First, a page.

Like the honey bee, the sage should gather wisdom from many scriptures. – Bhagavad Gita
Since I’m allergic to many bees and wasps, I fear getting stung. Once, my reaction to a sting was so severe that I went into anaphylactic shock in rural China and was saved by a perilous trip to a hospital nearby. But no matter how negative my body’s response is to bee venom, I want to live in a world with bees. Bees are the insects responsible for the pollination of many foods I love to eat: fruits, vegetables, nuts, spices, flowers, seeds, and beans. Roughly one-third of our world’s food supply is dependent on bee pollination. Our lives, in fact, depend on bees.
Recently at Seattle University, Bon Appétit Management Company and Slow Food Seattle cosponsored a free showing of the new documentary Vanishing of the Bees, which was directed by George Langworthy and Maryam Heinen and narrated by actress Ellen Page. An astonishing 350 people attended the showing and the panel discussion with local beekeepers that followed.
The film is an eerie and engaging portrayal of the mysterious “vanishing bee syndrome” called Colony Collapse Disorder (CCD). This occurs as the abrupt mass disappearance of honey bee (Apis mellifera) colonies. It is estimated that one-third of honey bee colonies in the United States have vanished without a trace. In some areas, honey bee losses are as high as 75 percent.
While nobody has hit on the exact cause of CCD, scientists and beekeepers in Vanishing of the Bees described it as the likely result of a combination of factors that have weakened bees’ health, including:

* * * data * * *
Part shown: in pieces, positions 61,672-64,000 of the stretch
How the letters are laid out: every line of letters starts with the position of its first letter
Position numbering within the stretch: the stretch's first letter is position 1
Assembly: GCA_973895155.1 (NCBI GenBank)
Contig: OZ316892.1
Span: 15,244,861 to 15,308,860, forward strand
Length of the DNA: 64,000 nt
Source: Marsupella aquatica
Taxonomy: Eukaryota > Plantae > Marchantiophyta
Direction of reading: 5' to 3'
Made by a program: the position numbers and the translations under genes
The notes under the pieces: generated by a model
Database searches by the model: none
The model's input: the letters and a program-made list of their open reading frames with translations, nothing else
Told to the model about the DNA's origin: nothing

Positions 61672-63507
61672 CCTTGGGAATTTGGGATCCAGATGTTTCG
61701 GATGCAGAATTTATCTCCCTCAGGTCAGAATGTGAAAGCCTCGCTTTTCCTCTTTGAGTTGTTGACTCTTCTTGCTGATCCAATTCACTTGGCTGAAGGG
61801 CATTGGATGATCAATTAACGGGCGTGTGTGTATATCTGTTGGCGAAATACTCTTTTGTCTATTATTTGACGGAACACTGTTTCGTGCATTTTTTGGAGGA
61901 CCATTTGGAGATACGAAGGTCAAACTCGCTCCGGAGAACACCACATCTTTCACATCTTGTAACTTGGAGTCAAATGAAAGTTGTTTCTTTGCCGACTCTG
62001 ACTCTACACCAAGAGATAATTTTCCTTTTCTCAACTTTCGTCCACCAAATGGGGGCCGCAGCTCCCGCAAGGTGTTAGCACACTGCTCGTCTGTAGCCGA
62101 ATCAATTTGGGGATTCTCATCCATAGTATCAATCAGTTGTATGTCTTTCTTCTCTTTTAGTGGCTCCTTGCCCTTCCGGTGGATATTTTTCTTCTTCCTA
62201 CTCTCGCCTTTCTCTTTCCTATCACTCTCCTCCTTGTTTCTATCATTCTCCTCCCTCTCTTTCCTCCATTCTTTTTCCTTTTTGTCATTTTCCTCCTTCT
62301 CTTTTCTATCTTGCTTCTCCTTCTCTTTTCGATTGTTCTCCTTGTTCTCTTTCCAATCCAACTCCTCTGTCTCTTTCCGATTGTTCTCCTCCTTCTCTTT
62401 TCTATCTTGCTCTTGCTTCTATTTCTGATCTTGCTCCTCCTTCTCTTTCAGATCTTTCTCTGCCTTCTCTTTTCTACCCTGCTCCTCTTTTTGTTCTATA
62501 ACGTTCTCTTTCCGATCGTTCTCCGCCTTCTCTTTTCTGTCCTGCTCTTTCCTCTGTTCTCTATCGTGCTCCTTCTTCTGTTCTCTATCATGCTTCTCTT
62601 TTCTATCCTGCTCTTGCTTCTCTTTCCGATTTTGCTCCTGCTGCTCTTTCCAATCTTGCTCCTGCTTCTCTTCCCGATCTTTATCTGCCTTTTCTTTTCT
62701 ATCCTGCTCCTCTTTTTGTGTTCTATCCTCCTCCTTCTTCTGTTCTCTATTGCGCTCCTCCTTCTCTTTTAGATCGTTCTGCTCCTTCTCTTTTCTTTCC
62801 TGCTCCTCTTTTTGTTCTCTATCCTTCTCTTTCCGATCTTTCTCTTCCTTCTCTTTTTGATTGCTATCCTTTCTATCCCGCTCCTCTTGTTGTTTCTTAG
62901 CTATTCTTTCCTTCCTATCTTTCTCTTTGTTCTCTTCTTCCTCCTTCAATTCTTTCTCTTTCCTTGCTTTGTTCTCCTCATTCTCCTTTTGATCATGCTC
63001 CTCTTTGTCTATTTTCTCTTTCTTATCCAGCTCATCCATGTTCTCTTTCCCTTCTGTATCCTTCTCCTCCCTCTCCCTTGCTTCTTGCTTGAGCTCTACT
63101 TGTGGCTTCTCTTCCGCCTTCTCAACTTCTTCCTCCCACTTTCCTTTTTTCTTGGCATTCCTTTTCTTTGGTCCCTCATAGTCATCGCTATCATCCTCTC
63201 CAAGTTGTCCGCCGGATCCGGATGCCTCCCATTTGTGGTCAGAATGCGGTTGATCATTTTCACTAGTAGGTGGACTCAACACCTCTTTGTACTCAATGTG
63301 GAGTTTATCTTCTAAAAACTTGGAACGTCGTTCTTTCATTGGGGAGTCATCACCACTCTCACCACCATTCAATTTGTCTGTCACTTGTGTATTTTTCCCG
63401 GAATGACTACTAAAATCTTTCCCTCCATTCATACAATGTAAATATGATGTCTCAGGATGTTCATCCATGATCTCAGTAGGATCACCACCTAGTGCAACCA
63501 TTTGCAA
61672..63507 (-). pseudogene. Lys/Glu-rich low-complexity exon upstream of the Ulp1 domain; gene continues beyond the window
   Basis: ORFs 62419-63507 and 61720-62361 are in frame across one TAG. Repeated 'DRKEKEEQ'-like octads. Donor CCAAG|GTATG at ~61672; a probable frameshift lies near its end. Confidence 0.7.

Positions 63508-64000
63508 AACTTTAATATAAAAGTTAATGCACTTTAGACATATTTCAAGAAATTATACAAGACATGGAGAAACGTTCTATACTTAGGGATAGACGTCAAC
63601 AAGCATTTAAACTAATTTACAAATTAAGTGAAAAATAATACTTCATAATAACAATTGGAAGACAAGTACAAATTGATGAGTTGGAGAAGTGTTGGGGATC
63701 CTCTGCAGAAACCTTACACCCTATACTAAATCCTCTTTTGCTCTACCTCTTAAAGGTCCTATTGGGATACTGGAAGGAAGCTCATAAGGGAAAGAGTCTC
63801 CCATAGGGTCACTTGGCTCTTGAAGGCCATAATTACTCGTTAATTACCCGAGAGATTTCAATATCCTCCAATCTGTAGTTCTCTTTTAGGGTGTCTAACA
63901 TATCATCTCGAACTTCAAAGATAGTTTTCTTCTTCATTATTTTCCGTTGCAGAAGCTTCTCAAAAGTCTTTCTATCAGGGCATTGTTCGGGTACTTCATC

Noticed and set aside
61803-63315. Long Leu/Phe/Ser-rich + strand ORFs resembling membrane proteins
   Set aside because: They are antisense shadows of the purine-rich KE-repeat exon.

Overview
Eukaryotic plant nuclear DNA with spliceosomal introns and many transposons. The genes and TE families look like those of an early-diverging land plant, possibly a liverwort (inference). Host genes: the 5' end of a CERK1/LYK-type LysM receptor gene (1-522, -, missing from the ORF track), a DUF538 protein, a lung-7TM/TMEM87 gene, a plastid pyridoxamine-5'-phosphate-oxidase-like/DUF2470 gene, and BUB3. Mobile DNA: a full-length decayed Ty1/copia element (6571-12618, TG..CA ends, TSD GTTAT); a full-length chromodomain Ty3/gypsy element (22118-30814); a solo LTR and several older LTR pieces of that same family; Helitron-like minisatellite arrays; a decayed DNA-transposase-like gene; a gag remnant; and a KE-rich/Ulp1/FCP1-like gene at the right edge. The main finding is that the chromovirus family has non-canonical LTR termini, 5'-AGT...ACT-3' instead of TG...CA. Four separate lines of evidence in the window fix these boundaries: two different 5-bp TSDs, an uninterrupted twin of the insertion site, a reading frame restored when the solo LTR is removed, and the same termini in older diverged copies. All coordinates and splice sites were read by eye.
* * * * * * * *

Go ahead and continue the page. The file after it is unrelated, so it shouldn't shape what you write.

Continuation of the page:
- Exposure to systemic pesticides designed to kill crop pests: these pesticides, absorbed by plants, can also kill non-target insects like bees
- Invasive parasitic mites
- Viruses that target bee immune systems
- Inadequate food supply due to the expansion of agricultural monocultures and loss of global biodiversity
- Poor nutrition: in commercial hives, sugar syrups and even high fructose corn syrup have replaced honey as feed)
- Climate change
- Genetic engineering: In commercial hives, bee colonies are unable to produce a queen through natural mating processes. Every one to two years, the reigning queen is decapitated and a new, queen bee bred through artificial insemination is introduced to the colony. Often, she arrives after being shipped a across the country, stressed and exhausted. Artificial breeding can weaken colonies’ abilities to respond to local conditions and build natural resilience.
A world without bees would mean more than a world without honey. Agricultural experts in the United States estimate the crop pollination performed by bees to be worth $4 billion to $6 billion per year. The effects of CCD will therefore be economic, political, and ecological. Global biodiversity and agricultural production will decline, and food insecurity and prices will soar.